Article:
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Jerry Kelly said he was surprised at the difficulty of the course set-up considering the conditions on Thursday. (Kinnaird/Getty Images)

Kelly and R&A's Dawson spar over course set-up

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Jerry Kelly had some choice words for the R&A Thursday regarding the first-round tee positions, but R&A chief Peter Dawson said he didn’t think the complaints were valid.

SOUTHPORT, England (AP) - Jerry Kelly put the Royal & Ancient in the same league as the U.S. Golf Association on Thursday, and considering he shot 83 in the first round of the Open Championship, that wasn't a compliment.

Kelly, who criticized the USGA over the set-up at Shinnecock Hills for the final round of the '04 U.S. Open, blamed the R&A for not moving up a few tees in 30 mph wind, which he said made it impossible for him to reach four of the par 4s.

"I was really surprised because the R&A usually uses common sense," Kelly said. "The weather was playable, but not with that set-up. Do you want to take half the field out of the championship just because you can't hit it far enough? Basically, if you're not a long hitter out there today, then there are seven or eight par 5s."

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R&A Chief Executive Peter Dawson didn't understand the fuss.

Three of the holes in question were the 499-yard sixth, the 11th and the 16th hole, which are moderate in length (just under 440 yards) but required a carry of some 210 yards to reach the fairway.

Vijay Singh couldn't reach the sixth hole in two by using driver twice, both solidly struck.

Dawson said with such a strong wind, the sixth hole played more like a par 5. He also noted that the Claret Jug is awarded to the lowest score, not the score under par.

"It was a par 5 today, even though it was a par 4 on the card," Dawson said. "I just don't see an issue with (No.) 6 at all. There was no issue about whether you could reach the fairway or not. End of story, as far as I?m concerned."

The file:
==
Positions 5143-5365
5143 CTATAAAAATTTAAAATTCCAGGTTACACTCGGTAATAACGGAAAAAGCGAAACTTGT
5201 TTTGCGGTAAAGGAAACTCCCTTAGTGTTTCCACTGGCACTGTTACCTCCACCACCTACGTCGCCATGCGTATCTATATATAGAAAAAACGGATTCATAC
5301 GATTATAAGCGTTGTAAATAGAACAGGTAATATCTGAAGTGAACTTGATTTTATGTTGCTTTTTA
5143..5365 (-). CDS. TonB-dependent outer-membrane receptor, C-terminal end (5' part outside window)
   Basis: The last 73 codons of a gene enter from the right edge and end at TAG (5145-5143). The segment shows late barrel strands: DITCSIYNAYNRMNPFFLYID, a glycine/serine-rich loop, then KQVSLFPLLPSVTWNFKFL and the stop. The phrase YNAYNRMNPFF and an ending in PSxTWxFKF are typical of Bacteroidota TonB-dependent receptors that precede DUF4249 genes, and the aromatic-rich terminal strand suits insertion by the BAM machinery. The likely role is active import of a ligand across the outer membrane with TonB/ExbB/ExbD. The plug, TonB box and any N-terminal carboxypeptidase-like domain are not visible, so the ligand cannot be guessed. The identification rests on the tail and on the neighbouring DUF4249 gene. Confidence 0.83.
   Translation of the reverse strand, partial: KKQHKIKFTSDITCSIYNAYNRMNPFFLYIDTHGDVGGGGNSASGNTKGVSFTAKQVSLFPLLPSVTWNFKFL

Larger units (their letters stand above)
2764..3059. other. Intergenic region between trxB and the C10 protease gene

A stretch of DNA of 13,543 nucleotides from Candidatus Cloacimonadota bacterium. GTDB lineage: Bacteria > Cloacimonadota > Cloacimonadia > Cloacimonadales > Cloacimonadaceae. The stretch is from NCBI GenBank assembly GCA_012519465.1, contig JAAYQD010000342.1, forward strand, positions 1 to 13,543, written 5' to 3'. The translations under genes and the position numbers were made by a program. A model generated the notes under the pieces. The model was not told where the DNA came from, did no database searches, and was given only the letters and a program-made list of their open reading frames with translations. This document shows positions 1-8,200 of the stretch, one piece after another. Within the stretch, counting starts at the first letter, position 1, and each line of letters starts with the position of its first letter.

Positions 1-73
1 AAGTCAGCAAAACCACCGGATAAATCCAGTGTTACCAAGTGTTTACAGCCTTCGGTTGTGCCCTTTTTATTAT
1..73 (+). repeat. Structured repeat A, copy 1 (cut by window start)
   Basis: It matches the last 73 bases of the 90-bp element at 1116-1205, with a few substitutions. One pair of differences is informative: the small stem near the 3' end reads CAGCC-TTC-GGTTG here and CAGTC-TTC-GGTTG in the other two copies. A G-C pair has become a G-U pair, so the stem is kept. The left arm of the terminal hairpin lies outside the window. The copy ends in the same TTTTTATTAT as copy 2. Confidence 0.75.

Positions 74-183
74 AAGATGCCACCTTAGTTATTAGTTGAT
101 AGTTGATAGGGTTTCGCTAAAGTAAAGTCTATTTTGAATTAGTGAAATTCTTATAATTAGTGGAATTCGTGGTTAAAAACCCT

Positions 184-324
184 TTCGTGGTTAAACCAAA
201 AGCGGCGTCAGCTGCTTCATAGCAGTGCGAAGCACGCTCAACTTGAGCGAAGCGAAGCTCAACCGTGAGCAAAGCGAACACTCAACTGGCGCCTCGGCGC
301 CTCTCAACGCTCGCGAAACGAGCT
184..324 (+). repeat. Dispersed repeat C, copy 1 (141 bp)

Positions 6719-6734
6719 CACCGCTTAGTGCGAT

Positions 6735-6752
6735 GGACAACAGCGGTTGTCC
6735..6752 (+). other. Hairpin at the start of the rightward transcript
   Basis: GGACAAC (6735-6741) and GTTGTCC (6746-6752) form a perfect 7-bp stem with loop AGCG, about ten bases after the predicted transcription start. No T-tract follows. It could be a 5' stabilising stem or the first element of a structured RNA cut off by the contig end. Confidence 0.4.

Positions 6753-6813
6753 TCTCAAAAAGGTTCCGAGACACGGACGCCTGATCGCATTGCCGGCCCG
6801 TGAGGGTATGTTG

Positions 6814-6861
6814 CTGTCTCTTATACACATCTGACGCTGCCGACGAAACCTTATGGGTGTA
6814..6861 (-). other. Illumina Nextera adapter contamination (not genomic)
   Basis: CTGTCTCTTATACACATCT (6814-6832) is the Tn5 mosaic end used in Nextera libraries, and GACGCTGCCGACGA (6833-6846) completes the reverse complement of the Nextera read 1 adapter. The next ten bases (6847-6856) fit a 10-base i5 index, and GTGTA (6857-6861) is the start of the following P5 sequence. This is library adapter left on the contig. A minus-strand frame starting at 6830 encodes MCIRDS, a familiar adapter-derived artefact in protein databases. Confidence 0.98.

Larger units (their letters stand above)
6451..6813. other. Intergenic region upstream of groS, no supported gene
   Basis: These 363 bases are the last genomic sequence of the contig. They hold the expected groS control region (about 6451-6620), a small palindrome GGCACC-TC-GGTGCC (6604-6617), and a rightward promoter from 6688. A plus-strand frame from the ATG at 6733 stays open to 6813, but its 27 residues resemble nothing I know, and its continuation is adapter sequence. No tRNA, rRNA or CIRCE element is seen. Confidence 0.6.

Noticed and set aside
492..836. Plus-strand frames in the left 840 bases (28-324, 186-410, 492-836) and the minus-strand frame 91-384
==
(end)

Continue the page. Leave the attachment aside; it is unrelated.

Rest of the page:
He said the 11th hole required a 230-yard carry, but officials mowed the rough in front of the fairway earlier in the week and set the markers to the front of the tee box.

"I do believe it's reachable by most of the field if the ball was well-struck," Dawson said.

He didn't hear any complaints about the 16th, where the next forward tee is some 50 yards closer. He hadn't heard from Kelly, though, who had said he would talk to Dawson about the way the course was set up.

"They've put themselves right in the same league with the USGA at Shinnecock," Kelly said. "They knew what was coming. We knew what was coming yesterday. Four greens I couldn't reach. Three fairways I couldn't reach. I can't hit it far enough. This is a great golf course. You can't mess it up, except for the tees."

Dawson said he considered Kelly a good friend and a great supporter of the Open Championship who "had a bad day at the office."

"Links golf -
tough day by the seaside," Dawson said.

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